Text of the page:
Decisive action is needed on growth-enhancing initiatives to meaningfully boost business and investor confidence and efficiently stimulate the economy.
Presidential or ministerial announcements and investment and job summits – without effective delivery on approved programmes – will simply further undermine confidence in South Africa.
Companies want to invest. No value is created by sitting on funds.
However, for pension funds to invest and for banks to extend credit, government needs to create a coherent and stable policy environment – which is not held ransom to short-term political interests.
Government has a responsibility to provide:
- An efficient, responsive, accountable and honest public service, along with effective law enforcement. Without these, the cost of doing business often becomes prohibitive, especially for small businesses.
- A stable macroeconomic environment. The state must be fiscally responsible and use its borrowing for productive infrastructure and social development services, not for operational costs like the public service wage bill and bailouts for state-owned enterprises. The private sector has significant skills and experience that can be used to ensure that government receives good value for its money and package ‘bankable’ investment projects.
There is little in the document about the role of labour resolving the country’s economic crisis.
At the very least, organised labour must begin to accept the bona fides of much of business.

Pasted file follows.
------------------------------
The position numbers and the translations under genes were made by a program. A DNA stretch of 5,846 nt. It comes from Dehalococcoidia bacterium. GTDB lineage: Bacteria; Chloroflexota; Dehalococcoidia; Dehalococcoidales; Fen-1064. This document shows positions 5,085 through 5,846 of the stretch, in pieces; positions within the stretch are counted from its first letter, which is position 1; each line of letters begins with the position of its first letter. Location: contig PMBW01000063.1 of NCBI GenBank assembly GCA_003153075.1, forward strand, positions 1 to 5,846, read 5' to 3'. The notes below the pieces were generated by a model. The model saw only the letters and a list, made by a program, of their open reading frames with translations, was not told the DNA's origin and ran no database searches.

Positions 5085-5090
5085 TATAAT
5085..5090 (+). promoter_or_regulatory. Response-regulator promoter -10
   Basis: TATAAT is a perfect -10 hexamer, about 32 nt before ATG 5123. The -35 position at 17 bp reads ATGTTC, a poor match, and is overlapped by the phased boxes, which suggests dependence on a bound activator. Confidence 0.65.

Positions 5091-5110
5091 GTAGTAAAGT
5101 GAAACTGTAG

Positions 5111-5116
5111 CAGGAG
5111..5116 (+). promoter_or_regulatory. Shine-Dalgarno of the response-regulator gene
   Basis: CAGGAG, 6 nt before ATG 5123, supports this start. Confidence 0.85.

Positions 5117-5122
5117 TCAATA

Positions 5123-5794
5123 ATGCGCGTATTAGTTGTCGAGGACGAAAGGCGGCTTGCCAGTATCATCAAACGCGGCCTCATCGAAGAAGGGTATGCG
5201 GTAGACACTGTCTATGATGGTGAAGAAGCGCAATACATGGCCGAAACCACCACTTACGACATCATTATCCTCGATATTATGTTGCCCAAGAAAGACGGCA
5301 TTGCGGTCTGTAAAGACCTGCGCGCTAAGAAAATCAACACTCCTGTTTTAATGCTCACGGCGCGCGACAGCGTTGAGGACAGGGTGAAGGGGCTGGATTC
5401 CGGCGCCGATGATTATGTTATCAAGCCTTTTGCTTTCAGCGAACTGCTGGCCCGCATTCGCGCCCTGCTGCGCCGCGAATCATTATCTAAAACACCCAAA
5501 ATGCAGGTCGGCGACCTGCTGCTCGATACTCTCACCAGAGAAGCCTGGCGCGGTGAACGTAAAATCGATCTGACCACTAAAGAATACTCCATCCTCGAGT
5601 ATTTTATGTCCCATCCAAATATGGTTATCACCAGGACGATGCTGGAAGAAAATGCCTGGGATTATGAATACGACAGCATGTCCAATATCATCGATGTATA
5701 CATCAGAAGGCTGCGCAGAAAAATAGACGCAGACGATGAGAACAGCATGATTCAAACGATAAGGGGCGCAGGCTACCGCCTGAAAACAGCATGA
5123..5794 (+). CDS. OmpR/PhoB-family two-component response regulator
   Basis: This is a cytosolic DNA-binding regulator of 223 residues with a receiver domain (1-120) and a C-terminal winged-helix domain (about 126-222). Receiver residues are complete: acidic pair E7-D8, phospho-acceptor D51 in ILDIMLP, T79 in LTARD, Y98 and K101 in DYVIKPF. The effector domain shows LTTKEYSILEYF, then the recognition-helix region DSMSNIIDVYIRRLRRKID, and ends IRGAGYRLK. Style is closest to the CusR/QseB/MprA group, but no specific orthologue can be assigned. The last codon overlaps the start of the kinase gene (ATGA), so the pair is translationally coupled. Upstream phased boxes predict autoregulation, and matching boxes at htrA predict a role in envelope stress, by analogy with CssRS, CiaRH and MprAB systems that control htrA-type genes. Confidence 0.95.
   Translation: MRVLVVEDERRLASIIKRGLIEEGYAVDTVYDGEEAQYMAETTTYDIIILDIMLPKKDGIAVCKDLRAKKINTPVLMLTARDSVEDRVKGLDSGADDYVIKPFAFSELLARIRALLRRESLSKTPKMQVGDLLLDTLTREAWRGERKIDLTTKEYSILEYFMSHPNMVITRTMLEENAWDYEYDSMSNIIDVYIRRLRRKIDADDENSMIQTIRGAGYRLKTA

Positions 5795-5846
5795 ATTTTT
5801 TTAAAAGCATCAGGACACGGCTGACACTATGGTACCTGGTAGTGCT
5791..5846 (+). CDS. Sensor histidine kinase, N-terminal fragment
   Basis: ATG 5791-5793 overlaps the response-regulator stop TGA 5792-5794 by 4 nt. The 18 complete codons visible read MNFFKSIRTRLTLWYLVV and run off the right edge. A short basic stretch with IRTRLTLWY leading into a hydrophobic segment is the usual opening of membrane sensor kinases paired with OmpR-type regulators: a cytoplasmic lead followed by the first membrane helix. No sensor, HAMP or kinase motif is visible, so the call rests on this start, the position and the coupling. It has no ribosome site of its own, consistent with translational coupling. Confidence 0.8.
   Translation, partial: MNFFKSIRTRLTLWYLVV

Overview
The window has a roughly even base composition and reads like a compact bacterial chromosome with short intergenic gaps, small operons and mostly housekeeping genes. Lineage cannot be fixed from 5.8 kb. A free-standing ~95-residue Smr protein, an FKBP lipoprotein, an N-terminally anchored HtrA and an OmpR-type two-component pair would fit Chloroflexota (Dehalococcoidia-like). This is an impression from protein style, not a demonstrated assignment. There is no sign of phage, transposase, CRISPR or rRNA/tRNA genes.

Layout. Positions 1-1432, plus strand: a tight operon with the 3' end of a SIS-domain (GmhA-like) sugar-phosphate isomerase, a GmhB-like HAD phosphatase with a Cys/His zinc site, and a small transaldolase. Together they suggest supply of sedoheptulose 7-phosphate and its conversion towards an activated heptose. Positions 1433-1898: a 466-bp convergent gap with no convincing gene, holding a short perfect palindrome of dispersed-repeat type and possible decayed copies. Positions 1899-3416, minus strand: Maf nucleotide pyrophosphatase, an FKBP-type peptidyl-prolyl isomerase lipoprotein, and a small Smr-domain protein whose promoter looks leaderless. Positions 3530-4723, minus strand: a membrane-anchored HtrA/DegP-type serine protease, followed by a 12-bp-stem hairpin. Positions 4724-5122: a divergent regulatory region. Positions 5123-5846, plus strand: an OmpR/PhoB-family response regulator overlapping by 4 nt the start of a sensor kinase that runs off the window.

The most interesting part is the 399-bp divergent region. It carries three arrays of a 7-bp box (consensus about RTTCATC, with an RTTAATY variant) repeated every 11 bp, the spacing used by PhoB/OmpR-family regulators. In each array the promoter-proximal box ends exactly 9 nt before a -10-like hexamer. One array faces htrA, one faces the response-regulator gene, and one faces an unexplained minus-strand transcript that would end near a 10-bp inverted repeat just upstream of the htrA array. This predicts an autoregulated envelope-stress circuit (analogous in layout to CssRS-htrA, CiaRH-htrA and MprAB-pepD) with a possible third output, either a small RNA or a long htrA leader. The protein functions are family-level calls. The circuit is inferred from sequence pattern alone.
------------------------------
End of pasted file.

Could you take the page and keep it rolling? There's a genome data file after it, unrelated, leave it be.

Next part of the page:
The welfare of employees is an important element of the success of any enterprise and, for business, retrenchments are a last resort.
Where this is not the case, workers should exercise their rights.
Basa urges labour to engage constructively with business and government in deciding the trade-offs that each are going to have to accept to secure sustainable, inclusive economic growth.
Under present conditions, the existing jobs that organised labour is trying to protect will probably disappear, because businesses are ceasing to exist.
Recent efforts to revive Nedlac into an effective policy-negotiating forum must continue.
The greatest strength of the document is that many of the proposals can be implemented immediately by the president and his Cabinet.
South Africa does not have the time for an extended consultation process on policies and programmes that have already been announced by government.
We recognise that there have been some reforms and restructuring in key South African institutions of governance.
Unfortunately, they are not enough. Political reforms require inclusive economic growth and job creation to give them meaning.
The proposed strategy is not a silver bullet for all of South Africa’s economic problems.
It proposes a specific set of actions and targets, but, more importantly, lays the foundation for accelerated growth over the medium term.
We look forward to more details on the implementation of the strategy in the medium-term budget policy statement in October.
Cas Coovadia is managing director of Basa